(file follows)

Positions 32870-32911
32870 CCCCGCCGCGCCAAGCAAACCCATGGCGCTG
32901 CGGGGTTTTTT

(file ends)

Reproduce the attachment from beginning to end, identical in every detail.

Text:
Positions 32870-32911
32870 CCCCGCCGCGCCAAGCAAACCCATGGCGCTG
32901 CGGGGTTTTTT